Email to well respected illustrator I happen to know well. Paraphrasing:
Dear Artist,15 color paintings, multiple figures30 days7,500.00
The AD's Chair
Thanks, Irene. That did, indeed, give me a good laugh!
Sadly, it's a cool project.Even sadder: Someone will take it on, making it seem like a reasonable request.
Well, thank you for being an Art Director who acknowledges that this is an UNreasonable request. I mean, it CAN be done, but why dump a giant job on someone's head when even a couple more weeks could have made it at least SOMEwhat more possible. Yikes.
Where's Bob Ross when you need him?
I could do it, but the paintings wouldn't be very good. Does that matter? ; )
Well, shoot, doesn't everyone know art springs, fully formed, from our foreheads? Like the birth of a god? Silly, silly...
That's $500 a painting.I would think that a "well respected illustrator" would want MUCH MORE (and be worth MUCH MORE) than that!
This is all too common, especially recently. I'd like to send that client the Gary Taxali finger - check it out. http://www.drawger.com/taxman/?section=articles&article_id=7693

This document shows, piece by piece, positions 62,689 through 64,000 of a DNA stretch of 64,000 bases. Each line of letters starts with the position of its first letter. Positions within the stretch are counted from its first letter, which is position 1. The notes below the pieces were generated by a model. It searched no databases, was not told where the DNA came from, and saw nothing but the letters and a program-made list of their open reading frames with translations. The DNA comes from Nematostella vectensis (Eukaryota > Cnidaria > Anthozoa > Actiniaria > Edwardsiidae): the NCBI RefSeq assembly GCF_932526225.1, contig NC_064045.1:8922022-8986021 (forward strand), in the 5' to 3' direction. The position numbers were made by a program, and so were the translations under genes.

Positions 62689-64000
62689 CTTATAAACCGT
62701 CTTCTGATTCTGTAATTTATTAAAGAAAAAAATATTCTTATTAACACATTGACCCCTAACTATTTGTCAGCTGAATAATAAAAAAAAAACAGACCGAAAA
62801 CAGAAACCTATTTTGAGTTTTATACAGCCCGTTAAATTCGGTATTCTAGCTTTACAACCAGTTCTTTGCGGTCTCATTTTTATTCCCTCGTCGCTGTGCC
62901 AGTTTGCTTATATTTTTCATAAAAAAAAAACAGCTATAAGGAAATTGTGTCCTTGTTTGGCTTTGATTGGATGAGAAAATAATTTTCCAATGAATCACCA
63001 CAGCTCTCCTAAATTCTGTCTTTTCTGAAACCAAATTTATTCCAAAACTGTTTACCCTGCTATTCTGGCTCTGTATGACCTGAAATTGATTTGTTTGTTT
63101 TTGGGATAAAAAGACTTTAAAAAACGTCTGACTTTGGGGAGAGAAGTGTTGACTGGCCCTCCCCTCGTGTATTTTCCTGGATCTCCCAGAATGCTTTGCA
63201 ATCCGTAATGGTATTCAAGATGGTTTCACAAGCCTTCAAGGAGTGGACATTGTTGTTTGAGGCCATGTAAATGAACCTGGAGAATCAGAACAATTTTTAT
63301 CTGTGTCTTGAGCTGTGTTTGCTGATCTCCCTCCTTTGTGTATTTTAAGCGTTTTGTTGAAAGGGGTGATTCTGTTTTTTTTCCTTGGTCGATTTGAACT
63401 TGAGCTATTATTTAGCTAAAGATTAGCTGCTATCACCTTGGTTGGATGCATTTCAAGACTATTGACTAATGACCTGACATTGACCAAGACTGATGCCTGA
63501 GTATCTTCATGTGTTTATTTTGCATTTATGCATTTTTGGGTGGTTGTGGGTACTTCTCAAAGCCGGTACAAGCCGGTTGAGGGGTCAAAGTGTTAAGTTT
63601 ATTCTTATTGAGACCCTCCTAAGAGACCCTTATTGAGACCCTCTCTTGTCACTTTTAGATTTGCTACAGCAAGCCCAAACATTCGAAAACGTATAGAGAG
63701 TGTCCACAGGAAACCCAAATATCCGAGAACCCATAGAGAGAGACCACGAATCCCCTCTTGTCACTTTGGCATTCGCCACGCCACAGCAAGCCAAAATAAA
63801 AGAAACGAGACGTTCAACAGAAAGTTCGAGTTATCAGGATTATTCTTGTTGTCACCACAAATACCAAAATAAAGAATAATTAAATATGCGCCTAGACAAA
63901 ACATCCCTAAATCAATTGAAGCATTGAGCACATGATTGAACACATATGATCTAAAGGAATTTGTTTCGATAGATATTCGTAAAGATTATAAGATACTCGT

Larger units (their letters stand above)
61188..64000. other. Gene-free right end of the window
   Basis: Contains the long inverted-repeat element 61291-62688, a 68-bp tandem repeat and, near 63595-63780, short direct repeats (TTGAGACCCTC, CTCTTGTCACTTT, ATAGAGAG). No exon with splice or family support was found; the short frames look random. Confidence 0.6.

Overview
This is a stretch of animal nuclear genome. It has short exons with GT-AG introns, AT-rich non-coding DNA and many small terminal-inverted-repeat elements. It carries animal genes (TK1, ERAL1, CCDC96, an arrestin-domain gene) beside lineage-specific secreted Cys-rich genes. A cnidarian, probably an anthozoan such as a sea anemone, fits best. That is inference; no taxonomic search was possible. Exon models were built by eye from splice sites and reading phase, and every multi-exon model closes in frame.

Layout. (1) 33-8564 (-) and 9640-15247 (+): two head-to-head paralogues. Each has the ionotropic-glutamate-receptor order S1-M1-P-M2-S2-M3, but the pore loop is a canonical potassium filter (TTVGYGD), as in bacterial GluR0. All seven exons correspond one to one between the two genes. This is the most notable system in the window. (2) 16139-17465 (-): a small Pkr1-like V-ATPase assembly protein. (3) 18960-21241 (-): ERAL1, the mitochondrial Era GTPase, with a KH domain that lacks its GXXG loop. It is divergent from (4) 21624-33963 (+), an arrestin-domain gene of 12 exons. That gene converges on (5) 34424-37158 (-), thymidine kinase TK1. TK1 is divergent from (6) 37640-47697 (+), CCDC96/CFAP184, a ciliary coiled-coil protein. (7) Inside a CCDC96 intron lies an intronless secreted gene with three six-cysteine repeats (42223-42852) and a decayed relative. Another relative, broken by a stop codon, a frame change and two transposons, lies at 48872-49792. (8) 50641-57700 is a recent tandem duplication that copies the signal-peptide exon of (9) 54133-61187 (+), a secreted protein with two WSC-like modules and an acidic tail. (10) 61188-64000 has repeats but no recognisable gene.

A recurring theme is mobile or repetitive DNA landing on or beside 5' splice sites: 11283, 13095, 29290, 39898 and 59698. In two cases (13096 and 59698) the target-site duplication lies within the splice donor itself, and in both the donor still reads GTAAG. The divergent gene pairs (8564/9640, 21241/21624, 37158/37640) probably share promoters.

What can you do but chuckle a bit then feel a little sad because $7,500 would be nice right about now. Seeing things like this coming from you is why we respect you so much Irene. Thanks for the laugh.
Jesus. Yeah, *someone* will take it, but... all I can think of is "Good, fast, cheap: pick two."
Hi Eli,7,500.00 is nothing to sneeze at, for sure. And there are many good reasons to take a on a project that isn’t ideal. But something has to make this fair. I’m assuming these guys are clueless, not ruthless. But simple math says that this is a painting every two days, including weekends. It would be hard to do sketches (AND get approvals on them) in that time frame, never mind collect reference, finalize drawings, and finish a painting.This is setting someone up for a world of hurt. If that’s the case, then they should be paid more than 500.00per for the pleasure. Or, if the company is that strapped for cash, then they should let the artist take their time and do a project they can be proud of. It could be a nice vehicle for someone starting out, but it shouldn’t come under these conditions.
that really is hilarious, and sad. thanks for posting irene. thanks for being such an advocate for artists, btw. there needs to be more ad's like you out there.
This is extremely eye opening. Thank you for sharing this. When you hear about well known artists having similar problems it makes you feel not so alone.
Re: the Taxali post at Drawger. Important issue, but the message is strident and juvenile. That mucks things up. Giving the finger to those that hire us? Really?
For someone like me who hasn't been out of school for more than a year, a project like that with that kind of pay is something to drool over. However yes, the sketch approvals and references wouldn't leave much time for each finish...buuuut it is still tempting. haha... makes me want to know more about the project.